V3

Sensation: Silent night! Holy night! Historic correct translation

First english historic correct translation in the spirit and meaning of Joseph Mohr including all 6 verses.

Translated by Bettina Klein
© 1998 Silent Night Museum
A-5024 Salzburg, Steingasse 9

CHRISTMAS CAROL

Silent Night! Holy Night!
All is calm, all is bright
Round yon godly tender pair
Holy infant with curly hair
Sleep in heavenly peace
Sleep in heavenly peace.

Silent Night! Holy Night!
Son of God, love's pure light
Radiant beams from thy holy face
With the dawn of redeeming grace
Jesus, Lord at thy birth
Jesus, Lord at thy birth.

Silent Night! Holy Night!
Brought the world gracious light
Down from heaven's golden height
Comes to us the glorious sight:
Jesus, as one of mankind
Jesus, as one of mankind.
Silent Night! Holy Night!
By his love, by his might
God our Father us has graced
As a brother gently embraced
Jesus, all nations on earth
Jesus, all nations on earth.

Silent Night! Holy Night!
Long ago, minding our plight
God the world from misery freed
In the dark age of our fathers decreed:
All the world is redeemed
All the world is redeemed.

Silent Night! Holy Night!
Shepherds first saw the sight
Of angels singing alleluia
Calling clearly near and far:
Christ, the saviour is born
Christ the Saviour is born.


The version of "Silent Night" as it is traditionally sung in English has only three verses. These are the first, second and last verse of the six verses of "Stille Nacht! Heil´ge Nacht!" written by Joseph Mohr in 1816.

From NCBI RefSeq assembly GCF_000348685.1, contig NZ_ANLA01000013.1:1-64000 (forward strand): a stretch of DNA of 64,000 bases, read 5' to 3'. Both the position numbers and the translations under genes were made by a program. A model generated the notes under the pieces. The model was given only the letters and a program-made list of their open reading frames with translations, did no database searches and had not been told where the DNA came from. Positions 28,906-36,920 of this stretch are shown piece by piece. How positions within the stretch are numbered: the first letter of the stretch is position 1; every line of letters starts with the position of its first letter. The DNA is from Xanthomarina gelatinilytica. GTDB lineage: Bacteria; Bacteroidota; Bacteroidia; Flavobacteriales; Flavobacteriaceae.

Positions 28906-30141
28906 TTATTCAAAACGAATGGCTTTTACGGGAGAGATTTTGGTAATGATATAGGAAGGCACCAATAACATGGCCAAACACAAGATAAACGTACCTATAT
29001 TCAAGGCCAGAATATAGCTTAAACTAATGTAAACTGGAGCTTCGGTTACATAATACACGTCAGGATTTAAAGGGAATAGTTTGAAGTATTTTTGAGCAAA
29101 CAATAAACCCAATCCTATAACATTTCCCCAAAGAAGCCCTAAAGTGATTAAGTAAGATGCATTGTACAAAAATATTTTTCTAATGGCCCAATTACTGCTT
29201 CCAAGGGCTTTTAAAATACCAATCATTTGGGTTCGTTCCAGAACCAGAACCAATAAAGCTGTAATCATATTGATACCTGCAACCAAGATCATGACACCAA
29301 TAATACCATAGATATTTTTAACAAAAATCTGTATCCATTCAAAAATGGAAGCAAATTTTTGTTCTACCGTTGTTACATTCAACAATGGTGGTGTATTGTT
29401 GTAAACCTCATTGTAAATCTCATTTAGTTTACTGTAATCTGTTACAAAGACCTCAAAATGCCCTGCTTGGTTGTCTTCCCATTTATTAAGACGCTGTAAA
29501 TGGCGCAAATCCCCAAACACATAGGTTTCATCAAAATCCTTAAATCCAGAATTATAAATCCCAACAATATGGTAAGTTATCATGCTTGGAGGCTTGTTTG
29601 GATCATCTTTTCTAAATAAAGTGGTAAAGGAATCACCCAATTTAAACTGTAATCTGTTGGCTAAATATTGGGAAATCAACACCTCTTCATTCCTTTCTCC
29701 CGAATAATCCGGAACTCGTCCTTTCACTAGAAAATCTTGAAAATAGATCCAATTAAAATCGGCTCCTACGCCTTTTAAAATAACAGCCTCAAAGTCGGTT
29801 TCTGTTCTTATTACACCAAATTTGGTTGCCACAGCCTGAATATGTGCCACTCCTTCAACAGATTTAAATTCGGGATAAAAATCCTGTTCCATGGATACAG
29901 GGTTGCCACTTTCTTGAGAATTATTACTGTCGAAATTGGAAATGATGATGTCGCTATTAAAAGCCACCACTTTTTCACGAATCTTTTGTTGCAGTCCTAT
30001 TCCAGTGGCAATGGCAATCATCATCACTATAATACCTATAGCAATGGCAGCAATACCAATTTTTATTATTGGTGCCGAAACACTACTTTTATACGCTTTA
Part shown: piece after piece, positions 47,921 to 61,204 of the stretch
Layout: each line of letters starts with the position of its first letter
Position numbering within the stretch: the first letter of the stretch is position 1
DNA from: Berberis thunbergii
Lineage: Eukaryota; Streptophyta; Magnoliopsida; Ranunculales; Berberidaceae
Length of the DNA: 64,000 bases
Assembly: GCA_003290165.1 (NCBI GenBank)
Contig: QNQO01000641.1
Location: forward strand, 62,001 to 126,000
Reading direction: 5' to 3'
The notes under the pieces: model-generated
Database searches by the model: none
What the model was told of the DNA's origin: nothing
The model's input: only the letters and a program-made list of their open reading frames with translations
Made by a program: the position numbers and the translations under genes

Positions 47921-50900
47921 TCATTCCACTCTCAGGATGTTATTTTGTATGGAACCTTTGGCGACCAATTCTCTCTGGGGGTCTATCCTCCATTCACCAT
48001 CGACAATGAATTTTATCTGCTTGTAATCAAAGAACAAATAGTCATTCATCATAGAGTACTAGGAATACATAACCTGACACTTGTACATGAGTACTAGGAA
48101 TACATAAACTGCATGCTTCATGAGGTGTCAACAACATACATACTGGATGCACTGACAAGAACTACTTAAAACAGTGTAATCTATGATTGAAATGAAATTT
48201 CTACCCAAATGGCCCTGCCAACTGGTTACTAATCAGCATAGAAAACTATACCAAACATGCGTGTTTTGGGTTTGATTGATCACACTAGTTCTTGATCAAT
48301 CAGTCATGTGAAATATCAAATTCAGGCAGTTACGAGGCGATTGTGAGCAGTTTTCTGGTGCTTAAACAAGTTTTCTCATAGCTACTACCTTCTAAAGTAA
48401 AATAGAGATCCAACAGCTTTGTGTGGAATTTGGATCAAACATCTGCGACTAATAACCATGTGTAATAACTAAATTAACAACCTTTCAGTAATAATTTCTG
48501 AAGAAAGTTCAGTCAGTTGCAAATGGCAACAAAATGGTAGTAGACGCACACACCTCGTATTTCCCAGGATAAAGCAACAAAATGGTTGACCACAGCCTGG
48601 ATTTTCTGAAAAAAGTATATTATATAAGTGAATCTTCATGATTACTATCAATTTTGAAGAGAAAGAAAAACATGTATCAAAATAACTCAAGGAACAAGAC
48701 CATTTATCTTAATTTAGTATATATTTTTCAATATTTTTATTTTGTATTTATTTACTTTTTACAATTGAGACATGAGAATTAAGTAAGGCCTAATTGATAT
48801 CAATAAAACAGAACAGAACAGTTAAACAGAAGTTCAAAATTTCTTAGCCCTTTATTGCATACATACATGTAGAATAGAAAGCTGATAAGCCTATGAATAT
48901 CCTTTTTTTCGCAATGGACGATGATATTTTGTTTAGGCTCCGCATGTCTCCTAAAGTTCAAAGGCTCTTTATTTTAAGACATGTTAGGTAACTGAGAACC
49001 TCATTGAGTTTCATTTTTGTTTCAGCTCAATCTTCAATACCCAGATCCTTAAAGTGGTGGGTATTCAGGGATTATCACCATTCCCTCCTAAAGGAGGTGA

The new translation is for everyone interested in the meaning of the words of Joseph Mohr. It is based on the three verses translated by John Young (1820-1885), but keeps as close as possible to the original text. According to Hanno Schilf from the "Silent Night" Museum, Salzburg, the reason verses 4 and 5 are comparatively unknown may be that they do not directly describe the nativity scene.

Verse 4 is a celebration of freedom and peace. 1816, the year the carol was written, also marked the end of the Napoleonic Wars. Salzburg was the last state to be liberated from the Bavarian occupation and Mohr directly experienced the suffering of the oppression and the euphoria of the long-awaited liberation, and could well have been inspired to include this verse as a result.

Verse 5 reveals the progressive attitude of Mohr. In 1816 he was living in Mariapfarr, an isolated mountain village south of Salzburg, in which pre-Christian rituals still thrived alongside the Christian ceremonies. Although the Catholic authorities who were at pains to stamp out these rituals, and preached damnation and hellfire, this verse suggests that Mohr believed that God alone offers redemption without the necessity of a Catholic priest as an intermediary.